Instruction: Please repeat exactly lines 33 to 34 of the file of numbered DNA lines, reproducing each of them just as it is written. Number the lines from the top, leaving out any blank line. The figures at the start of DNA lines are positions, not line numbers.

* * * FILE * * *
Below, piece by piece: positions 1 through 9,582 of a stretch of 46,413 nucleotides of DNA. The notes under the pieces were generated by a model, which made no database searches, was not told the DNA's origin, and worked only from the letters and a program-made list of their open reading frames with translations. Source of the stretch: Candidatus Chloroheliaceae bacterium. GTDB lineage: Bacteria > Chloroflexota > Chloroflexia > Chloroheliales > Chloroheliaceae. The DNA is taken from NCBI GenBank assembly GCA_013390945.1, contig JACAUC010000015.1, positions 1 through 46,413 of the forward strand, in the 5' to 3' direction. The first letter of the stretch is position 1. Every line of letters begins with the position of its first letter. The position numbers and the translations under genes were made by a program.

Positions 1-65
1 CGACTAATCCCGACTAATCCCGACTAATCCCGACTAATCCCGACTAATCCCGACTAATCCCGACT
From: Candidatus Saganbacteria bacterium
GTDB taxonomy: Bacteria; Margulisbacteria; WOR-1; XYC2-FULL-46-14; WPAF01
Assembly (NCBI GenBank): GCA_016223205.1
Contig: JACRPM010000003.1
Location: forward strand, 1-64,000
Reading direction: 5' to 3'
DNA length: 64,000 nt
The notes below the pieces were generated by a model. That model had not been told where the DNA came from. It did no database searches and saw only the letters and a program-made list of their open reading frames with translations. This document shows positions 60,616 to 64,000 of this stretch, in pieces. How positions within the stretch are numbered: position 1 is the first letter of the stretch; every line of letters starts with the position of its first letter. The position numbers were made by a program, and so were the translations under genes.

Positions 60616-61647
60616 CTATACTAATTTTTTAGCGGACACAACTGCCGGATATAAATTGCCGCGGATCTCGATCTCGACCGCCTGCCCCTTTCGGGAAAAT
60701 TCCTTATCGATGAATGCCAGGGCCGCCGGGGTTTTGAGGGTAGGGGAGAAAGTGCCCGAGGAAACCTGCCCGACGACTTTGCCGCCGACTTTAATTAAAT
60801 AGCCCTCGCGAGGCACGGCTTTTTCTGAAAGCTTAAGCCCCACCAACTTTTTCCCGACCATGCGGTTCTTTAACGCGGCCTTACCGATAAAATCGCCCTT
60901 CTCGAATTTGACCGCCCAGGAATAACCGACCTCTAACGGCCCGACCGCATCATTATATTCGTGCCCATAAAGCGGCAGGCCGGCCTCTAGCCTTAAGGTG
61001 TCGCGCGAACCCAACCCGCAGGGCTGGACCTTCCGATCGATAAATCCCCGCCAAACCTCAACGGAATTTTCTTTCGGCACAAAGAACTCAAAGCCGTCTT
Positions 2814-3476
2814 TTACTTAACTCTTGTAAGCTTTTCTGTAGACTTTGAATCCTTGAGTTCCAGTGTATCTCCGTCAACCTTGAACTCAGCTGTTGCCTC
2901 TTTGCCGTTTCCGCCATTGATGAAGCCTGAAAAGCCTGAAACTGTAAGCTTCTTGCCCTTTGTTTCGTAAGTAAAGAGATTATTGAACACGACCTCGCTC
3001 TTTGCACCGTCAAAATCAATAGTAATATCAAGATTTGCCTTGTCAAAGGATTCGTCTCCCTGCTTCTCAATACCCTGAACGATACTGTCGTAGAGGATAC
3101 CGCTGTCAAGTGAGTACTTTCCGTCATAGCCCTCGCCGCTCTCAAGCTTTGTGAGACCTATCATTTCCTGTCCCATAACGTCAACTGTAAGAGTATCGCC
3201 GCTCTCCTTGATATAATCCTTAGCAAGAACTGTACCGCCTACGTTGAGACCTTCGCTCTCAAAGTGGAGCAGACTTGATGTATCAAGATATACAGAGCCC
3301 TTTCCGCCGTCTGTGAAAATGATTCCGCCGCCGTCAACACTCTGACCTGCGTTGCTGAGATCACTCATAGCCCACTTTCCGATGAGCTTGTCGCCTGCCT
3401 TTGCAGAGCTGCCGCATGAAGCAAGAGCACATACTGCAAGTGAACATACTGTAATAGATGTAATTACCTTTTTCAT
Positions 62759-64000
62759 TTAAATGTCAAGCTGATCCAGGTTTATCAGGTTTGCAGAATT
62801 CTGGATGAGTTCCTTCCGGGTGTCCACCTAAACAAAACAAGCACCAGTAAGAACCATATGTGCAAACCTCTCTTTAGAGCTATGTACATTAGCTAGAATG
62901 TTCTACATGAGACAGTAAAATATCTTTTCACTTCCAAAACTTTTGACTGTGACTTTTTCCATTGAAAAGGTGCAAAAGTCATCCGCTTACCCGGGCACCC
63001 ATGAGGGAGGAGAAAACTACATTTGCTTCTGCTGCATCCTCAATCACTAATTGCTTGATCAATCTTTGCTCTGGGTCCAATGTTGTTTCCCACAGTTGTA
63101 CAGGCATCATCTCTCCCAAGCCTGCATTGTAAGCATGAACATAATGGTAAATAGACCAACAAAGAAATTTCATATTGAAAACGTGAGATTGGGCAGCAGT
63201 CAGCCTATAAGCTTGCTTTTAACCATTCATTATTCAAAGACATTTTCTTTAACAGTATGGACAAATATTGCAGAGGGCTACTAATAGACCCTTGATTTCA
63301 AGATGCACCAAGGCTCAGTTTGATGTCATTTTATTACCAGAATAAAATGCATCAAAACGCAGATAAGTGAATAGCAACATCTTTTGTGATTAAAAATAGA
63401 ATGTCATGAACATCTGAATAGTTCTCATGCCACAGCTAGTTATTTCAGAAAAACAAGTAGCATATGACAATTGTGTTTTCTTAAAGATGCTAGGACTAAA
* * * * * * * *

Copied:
63301 AGATGCACCAAGGCTCAGTTTGATGTCATTTTATTACCAGAATAAAATGCATCAAAACGCAGATAAGTGAATAGCAACATCTTTTGTGATTAAAAATAGA
63401 ATGTCATGAACATCTGAATAGTTCTCATGCCACAGCTAGTTATTTCAGAAAAACAAGTAGCATATGACAATTGTGTTTTCTTAAAGATGCTAGGACTAAA